Islamic Religious Education in Europe
online book launch on 18 May 2021
This webinar introduced the newly published book Islamic Religious Education in Europe. A Comparative Study edited by Leni Franken and Bill Gent (Routledge, April 2021). Leni Franken, a senior researcher at the Centre Pieter Gillis of the University of Antwerp, started the event with a brief presentation on this comparative study of curricula, teaching materials, and teacher education in fourteen European countries, recognizing the need for academic engagement around how Islamic Religious Education (IRE) is organized both on the national and European level.
The introduction was followed by a lecture entitled ‘Islamic Religious Education in Europe and European Recommendations as Mutual Challenges’, by Martin Rothgangel, Head of the Institute of Religious Education at the Faculty of Protestant Theology of the University of Vienna.
After 9/11, the Council of Europe entered the discussion on religious education with the Toledo Guiding Principles of 2007, by underlining the positive effect of teaching respect of freedom of religion and belief for the reduction of harmful misunderstandings and stereotyping. The Commission of Europe Recommendation CM/Rec (December 2008), which was further developed in Signposts (2014), perceives religion as a cultural phenomenon, as such acknowledging corresponding learning processes as part of intercultural learning. Sensitivity to the diversity of religions is consistent with the purpose of education in a functional democratic system.
Rothgangel further raised the challenges for IRE in European countries on a national level.
These challenges include the expectations of the state regarding Islamic communities and Muslim pupils, the critical discourse on Islam in politics, public and the media, and the influence of Turkey and Saudi Arabia on IRE teaching. A possible deficit may be found in denominational religious education producing textbooks opposing Islam and objecting against how minority religions are taught, indicating insufficient training and leading to a lack of cooperation between Christianity and Islam.
Whether these recommendations will facilitate cooperation between the educational systems of different religions, in respect of the identity of citizens involved, remains to be seen.
The following lecture by Abdullah Sahin, Reader in Islamic Education at the Department for Education Studies, University of Warwick, UK, focused on Islamic education within the Muslim minority context in Europe.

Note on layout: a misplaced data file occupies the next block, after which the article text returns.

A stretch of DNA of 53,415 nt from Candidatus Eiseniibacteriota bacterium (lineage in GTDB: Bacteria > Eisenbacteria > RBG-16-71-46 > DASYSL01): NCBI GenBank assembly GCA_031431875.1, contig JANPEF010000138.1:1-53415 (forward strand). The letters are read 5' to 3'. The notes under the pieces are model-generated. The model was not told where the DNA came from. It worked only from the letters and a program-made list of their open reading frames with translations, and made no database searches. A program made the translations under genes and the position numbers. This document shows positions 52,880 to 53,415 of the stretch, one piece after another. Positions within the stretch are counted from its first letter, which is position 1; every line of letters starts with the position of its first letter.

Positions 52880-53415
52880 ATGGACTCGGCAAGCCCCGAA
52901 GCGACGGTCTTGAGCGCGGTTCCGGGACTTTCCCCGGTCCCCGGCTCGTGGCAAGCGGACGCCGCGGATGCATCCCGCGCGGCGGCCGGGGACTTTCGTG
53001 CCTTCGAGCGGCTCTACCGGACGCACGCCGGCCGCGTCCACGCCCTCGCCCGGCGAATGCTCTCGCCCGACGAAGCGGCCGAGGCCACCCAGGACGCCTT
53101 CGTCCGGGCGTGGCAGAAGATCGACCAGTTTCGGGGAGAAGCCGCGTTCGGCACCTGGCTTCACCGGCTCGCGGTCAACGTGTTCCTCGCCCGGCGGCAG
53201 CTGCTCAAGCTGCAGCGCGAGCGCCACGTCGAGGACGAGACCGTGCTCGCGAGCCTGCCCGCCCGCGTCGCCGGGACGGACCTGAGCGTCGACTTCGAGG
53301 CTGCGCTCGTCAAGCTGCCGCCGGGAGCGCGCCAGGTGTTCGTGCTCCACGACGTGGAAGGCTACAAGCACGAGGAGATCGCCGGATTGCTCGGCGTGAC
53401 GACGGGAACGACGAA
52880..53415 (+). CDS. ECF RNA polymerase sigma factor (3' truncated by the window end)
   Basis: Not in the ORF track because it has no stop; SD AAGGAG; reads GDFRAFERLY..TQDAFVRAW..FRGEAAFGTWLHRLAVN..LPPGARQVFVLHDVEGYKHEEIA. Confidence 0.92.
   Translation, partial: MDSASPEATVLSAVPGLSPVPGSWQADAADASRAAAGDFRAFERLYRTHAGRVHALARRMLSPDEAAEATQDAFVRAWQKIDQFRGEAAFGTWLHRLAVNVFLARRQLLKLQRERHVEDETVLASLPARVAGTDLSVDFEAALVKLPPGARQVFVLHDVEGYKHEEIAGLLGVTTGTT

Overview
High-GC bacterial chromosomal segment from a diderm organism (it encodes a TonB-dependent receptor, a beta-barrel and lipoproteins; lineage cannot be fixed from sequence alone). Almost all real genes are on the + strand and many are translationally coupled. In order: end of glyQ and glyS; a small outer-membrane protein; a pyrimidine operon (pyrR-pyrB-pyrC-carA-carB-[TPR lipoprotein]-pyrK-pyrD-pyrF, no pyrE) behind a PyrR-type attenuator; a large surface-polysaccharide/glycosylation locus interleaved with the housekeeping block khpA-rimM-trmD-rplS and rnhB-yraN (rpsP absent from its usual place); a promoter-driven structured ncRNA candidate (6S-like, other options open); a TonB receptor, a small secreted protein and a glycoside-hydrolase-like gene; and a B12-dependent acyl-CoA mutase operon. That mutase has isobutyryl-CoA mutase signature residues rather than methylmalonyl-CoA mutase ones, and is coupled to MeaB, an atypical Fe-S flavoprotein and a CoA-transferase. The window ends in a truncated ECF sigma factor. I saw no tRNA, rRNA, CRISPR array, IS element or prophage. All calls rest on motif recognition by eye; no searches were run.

Sahin raised three challenges regarding IRE: a contextual, conceptual and pedagogical challenge. The contextual challenge touches upon the European perception of Islam, including concerns about islamophobia, extremism and the securitization of education. He concluded that secular liberal democracies find it hard to accommodate the presence of Islam in their community, even though secularism by its nature should emphasize tolerance towards diversity and inclusion of all kinds of religion. This has real life effect on the Muslim populations in Europe, with their higher than average percentage of people living in poverty.
The conceptual challenge lies in defining religious education in the school curricula, which represent diverse models within a broad spectrum of systems, ranging from strict secularist to denominational schools. How should Islam be represented within the different forms of religious education? Should it both serve the interest of the state – in forming citizens within a secular system -, as well as the parents – by transmitting their values to the young generations? Sahin proposes a third approach prioritizing the interest of the pupils and facilitating the agency of the learner. This is a pedagogical challenge demanding a professional approach of research-based reflective and critical IRE analysis, to provide young Muslims with an Islamic literacy that integrates reflective thinking, intercultural and interreligious understanding.
Starting from the book project, UCSIA, together with the Centre Pieter Gillis, an academic platform for interreligious dialogue, active pluralism and interdisciplinary reflection and the Interuniversity Centre for Education Law, specialized in educational rights and education law and policy, has programmed an international conference on the subject matter. Due to the health situation it has been postponed to March 2022.